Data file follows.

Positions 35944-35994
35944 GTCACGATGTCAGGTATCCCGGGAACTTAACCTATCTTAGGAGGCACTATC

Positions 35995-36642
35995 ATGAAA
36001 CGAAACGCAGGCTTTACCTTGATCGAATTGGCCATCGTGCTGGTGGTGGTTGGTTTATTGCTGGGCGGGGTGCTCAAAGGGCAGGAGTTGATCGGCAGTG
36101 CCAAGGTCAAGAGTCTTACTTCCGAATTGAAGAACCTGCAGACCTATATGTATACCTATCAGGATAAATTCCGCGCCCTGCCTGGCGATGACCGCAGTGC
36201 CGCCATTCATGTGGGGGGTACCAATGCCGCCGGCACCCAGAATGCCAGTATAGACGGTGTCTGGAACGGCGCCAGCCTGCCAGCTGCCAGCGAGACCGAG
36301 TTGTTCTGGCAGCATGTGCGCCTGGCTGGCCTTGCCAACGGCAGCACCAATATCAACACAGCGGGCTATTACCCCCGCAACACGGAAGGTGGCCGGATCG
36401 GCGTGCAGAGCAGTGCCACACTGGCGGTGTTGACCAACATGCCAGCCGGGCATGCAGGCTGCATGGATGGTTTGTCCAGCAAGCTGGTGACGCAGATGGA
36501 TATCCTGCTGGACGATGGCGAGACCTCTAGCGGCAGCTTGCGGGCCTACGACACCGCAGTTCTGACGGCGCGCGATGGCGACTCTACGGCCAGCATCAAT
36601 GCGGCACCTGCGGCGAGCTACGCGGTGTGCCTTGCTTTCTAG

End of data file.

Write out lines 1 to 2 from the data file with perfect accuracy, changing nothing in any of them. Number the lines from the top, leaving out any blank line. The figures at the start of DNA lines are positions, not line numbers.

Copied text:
Positions 35944-35994
35944 GTCACGATGTCAGGTATCCCGGGAACTTAACCTATCTTAGGAGGCACTATC